Our review of Seahawks’ position groups continues with the offensive line.

The line began the season playing as well as any in coach Pete Carroll’s tenure with the team, he said. But it was a question mark by the end of the season.

Let’s look at the personnel.

Seattle Seahawks strong safety Jamal Adams (33) against the San Francisco 49ers during the first half of an NFL football game, Sunday, Jan. 3, 2021, in Glendale, Ariz. (AP Photo/Rick Scuteri) NYOTK NYOTK

Offensive line


Duane Brown

Age: 35.

Snaps played in regular season: 1,048.

Contract situation: Entering final season, due to make a base salary of $10 million in 2021 while counting $13.3 million against the salary cap.


Mike Iupati

Age: 33.

Snaps played in regular season: 498.

Contract situation: Unrestricted free agent after making $2.5 million in 2020.


Ethan Pocic

Age: 25.

Snaps played in regular season: 932.

Contract situation: Unrestricted free agent after finishing four-year rookie deal, making $1.066 million in 2020.


Damien Lewis 

Age: 23.

Snaps played in regular season: 967.

Contract situation: Entering second season of four-year rookie deal, due to make $832,825 in 2021.


Brandon Shell

Age: 28.

Snaps played in regular season: 673.

Contract situation: Entering second season of two-year deal, set to make a base salary of $3.075 million in 2021 and count $5.3 million against the cap.



Jordan Simmons

Age: 26

Snaps played: 593.

Contract situation: A restricted free agent after making $675,000 this season.

Cedric Ogbuehi 

Age: 28.

Snaps played: 277.

Contract situation: Unrestricted free agent after making $2.237 million this season.

2020 review

The Seahawks began the season with four of five starters seeming set the minute camp began — all but center. Possibly the biggest surprise during training camp came at center, as Pocic beat out free-agent signee B.J. Finney for the starting spot. Finney didn’t play a down on offense before he was traded to the Bengals in the deal for defensive end Carlos Dunlap to Seattle.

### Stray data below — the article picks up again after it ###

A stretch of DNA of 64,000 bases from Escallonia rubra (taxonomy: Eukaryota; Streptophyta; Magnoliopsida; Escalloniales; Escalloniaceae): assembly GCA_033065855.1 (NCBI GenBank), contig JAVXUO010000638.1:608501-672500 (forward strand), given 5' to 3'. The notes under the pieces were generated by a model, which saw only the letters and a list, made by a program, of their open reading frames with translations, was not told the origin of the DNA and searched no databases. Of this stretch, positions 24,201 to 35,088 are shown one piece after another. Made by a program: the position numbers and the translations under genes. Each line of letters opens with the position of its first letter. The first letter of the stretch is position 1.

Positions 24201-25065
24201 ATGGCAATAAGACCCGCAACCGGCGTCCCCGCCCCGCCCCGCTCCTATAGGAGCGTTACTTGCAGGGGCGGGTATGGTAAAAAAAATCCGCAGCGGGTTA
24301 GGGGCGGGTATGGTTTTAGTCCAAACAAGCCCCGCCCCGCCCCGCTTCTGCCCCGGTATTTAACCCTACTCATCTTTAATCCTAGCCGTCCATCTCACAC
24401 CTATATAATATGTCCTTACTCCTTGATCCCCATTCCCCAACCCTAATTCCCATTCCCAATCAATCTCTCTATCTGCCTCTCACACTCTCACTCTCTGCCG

And while the Seahawks’ line featured three new starters (Pocic, Lewis, Shell), any concern about lack of time on the field in the preseason to jell seemed moot as the offense was among the NFL’s best early in the season.

Brown had one of the best seasons of his storied NFL career, with a Pro Football Focus grade that was his highest since 2011.

Lewis was a revelation as a rookie, starting all 16 games, including the pivotal Arizona win at center. And this week he was named to the Pro Football Writers Association of American All-Rookie team.

Shell, a signing that didn’t generate a lot of excitement, proved an upgrade at right tackle from the departed Germain Ifedi. 

And Pocic found a home at center, his primary position in college, after spending his first three years at guard and tackle. 


But injuries took their inevitable toll. After starting together for the first four games, the top five started only one more game together the rest of the regular season. In those five games, Seattle went 5-0, scoring 31 or more points in each game and gaining 410 or more yards four times.